Tolype velleda
Lappet Lap"pet, n. [Dim. of lap a fold.] A small decorative fold or flap, esp. of lace or muslin, in a garment or headdress. --Swift. [1913 Webster]

{Lappet moth} (Zo["o]l.), one of several species of bombycid moths, which have stout, hairy caterpillars, flat beneath. Two common American species ({Gastropacha Americana}, and {Tolype velleda}) feed upon the apple tree. [1913 Webster]


The Collaborative International Dictionary of English. 2000.

Look at other dictionaries:

  • velleda moth — ˈvelədə noun Etymology: New Latin velleda, from Veleda, Velleda, legendary German prophetess of the 1st century A.D. from Latin : a lappet moth (Tolype velleda) having the body chiefly white and wings dusky gray with white markings and having a… …   Useful english dictionary

  • Lasiocampidae — Taxobox name = Lasiocampidae image width = 240px image caption = Philudoria potatoria regnum = Animalia phylum = Arthropoda classis = Insecta ordo = Lepidoptera unranked familia = Macrolepidoptera superfamilia = Lasiocampoidea familia =… …   Wikipedia

  • Gastropacha Americana — Lappet Lap pet, n. [Dim. of lap a fold.] A small decorative fold or flap, esp. of lace or muslin, in a garment or headdress. Swift. [1913 Webster] {Lappet moth} (Zo[ o]l.), one of several species of bombycid moths, which have stout, hairy… …   The Collaborative International Dictionary of English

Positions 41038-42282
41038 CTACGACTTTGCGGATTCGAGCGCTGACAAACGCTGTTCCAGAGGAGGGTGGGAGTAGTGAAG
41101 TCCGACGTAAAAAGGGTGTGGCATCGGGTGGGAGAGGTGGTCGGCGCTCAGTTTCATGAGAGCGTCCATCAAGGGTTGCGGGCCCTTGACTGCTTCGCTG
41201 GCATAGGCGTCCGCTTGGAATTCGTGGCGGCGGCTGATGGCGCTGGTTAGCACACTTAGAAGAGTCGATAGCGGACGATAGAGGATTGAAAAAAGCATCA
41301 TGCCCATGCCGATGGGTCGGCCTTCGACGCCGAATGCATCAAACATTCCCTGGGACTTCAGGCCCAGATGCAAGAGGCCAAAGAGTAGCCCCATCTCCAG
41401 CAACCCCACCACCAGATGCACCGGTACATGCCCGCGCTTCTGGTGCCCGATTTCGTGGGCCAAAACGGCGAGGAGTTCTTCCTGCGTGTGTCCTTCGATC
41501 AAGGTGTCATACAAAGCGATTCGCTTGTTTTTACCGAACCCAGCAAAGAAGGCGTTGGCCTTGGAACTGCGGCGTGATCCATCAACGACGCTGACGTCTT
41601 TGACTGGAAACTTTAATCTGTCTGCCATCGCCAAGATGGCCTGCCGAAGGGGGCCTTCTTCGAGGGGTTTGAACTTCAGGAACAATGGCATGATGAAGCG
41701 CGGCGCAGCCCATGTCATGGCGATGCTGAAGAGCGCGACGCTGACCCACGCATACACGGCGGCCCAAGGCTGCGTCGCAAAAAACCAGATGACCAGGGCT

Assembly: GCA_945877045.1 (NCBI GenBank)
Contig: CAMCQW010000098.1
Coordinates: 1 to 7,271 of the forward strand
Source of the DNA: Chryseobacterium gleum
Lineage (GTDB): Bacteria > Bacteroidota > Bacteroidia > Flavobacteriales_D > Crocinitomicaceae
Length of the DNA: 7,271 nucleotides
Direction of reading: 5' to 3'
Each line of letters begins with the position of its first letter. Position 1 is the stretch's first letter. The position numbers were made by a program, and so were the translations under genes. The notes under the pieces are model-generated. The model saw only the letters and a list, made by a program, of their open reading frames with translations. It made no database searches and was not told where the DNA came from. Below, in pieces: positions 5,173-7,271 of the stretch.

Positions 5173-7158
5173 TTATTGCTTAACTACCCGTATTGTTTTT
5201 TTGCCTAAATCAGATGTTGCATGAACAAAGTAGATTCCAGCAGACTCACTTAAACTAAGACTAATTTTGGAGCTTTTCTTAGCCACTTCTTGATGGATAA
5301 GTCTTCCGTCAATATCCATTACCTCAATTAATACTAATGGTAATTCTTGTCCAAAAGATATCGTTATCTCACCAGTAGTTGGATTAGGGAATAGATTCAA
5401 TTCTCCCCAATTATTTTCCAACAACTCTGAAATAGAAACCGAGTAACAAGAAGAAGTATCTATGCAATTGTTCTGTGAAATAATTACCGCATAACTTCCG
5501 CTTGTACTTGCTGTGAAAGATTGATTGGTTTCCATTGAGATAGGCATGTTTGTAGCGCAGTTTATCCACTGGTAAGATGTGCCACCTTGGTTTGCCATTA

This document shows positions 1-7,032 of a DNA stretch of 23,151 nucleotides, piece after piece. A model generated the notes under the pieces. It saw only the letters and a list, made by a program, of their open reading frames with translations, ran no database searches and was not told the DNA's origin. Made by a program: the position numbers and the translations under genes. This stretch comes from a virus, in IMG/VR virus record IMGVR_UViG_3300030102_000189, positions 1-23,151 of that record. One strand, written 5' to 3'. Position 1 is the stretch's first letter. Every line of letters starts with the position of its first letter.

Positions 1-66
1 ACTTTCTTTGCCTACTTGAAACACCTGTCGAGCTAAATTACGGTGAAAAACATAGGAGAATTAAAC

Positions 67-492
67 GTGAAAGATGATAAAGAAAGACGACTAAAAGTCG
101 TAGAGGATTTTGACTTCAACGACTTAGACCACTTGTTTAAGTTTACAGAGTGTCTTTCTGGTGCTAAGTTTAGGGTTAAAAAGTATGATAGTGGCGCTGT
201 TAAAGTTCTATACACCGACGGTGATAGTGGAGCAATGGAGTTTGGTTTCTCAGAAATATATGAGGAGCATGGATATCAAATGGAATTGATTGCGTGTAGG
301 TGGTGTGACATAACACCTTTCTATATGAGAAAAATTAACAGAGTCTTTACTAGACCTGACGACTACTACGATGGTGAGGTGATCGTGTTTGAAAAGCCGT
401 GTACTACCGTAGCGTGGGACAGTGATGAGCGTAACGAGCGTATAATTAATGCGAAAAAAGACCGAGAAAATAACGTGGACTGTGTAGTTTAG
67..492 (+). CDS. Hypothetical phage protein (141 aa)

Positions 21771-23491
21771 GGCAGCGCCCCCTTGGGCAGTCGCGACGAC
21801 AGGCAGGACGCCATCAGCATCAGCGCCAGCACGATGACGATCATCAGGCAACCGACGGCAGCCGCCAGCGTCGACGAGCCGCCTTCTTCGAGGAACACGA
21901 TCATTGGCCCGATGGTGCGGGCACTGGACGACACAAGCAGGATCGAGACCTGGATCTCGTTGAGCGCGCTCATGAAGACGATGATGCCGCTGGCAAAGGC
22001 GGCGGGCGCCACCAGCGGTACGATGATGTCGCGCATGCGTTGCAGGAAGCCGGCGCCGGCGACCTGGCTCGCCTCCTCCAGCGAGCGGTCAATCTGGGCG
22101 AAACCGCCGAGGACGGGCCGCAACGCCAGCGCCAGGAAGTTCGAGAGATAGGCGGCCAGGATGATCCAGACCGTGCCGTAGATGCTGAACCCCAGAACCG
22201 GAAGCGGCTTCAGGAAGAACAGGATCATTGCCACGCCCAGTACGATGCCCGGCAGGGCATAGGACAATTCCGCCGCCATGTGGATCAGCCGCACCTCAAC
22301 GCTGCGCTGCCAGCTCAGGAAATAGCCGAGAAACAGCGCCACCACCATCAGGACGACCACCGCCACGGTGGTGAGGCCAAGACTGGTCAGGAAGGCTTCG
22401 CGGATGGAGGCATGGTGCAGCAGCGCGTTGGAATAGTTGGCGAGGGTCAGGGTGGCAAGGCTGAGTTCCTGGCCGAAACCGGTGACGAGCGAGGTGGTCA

• Lappet — Lap pet, n. [Dim. of lap a fold.] A small decorative fold or flap, esp. of lace or muslin, in a garment or headdress. Swift. [1913 Webster] {Lappet moth} (Zo[ o]l.), one of several species of bombycid moths, which have stout, hairy caterpillars,… …   The Collaborative International Dictionary of English

  • Lappet moth — Lappet Lap pet, n. [Dim. of lap a fold.] A small decorative fold or flap, esp. of lace or muslin, in a garment or headdress. Swift. [1913 Webster] {Lappet moth} (Zo[ o]l.), one of several species of bombycid moths, which have stout, hairy… …   The Collaborative International Dictionary of English

  • List of Lepidoptera that feed on ashes — Ashes ( Fraxinus spp.) are used as food plants by the larvae (caterpillars) of a number of Lepidoptera species, including the following. (Unless otherwise stated, records are from the Nearctic region.) Adelidae:* Adela croesella – UK record… …   Wikipedia

Share the article and excerpts

Direct link
Do a right-click on the link above
and select “Copy Link”